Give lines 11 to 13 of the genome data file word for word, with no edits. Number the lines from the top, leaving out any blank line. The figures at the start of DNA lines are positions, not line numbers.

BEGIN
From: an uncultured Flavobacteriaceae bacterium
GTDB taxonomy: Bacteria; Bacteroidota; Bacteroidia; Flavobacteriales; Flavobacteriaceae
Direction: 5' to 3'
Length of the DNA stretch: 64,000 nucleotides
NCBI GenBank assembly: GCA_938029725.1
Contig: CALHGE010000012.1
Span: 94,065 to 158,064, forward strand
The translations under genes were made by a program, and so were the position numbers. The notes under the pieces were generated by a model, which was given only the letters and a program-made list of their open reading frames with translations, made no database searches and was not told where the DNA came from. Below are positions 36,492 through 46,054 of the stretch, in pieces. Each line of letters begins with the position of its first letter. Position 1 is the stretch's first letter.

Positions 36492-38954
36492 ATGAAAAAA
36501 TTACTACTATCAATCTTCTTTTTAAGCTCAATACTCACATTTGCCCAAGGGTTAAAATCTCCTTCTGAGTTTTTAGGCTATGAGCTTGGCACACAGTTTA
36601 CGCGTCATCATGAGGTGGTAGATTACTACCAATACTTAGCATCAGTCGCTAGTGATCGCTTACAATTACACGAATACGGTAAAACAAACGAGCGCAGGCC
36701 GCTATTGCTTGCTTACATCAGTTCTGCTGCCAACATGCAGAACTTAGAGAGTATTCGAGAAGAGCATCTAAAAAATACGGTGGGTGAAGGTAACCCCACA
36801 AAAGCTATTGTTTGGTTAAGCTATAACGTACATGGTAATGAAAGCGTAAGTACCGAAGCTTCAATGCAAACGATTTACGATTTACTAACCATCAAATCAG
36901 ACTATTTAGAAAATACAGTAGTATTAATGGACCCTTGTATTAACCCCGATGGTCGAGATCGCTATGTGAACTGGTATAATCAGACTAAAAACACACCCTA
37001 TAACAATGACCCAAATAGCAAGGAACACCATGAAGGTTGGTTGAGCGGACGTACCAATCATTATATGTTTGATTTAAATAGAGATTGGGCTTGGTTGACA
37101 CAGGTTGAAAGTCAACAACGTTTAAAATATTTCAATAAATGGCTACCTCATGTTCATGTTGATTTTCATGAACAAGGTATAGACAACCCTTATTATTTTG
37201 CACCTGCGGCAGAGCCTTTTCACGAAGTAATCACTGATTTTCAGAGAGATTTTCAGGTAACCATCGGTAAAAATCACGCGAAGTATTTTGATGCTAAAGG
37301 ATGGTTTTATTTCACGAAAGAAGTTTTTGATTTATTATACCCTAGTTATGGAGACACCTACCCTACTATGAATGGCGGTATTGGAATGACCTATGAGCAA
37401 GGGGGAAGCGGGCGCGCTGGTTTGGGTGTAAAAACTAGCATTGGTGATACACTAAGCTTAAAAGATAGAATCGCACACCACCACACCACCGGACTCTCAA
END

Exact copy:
36501 TTACTACTATCAATCTTCTTTTTAAGCTCAATACTCACATTTGCCCAAGGGTTAAAATCTCCTTCTGAGTTTTTAGGCTATGAGCTTGGCACACAGTTTA
36601 CGCGTCATCATGAGGTGGTAGATTACTACCAATACTTAGCATCAGTCGCTAGTGATCGCTTACAATTACACGAATACGGTAAAACAAACGAGCGCAGGCC
36701 GCTATTGCTTGCTTACATCAGTTCTGCTGCCAACATGCAGAACTTAGAGAGTATTCGAGAAGAGCATCTAAAAAATACGGTGGGTGAAGGTAACCCCACA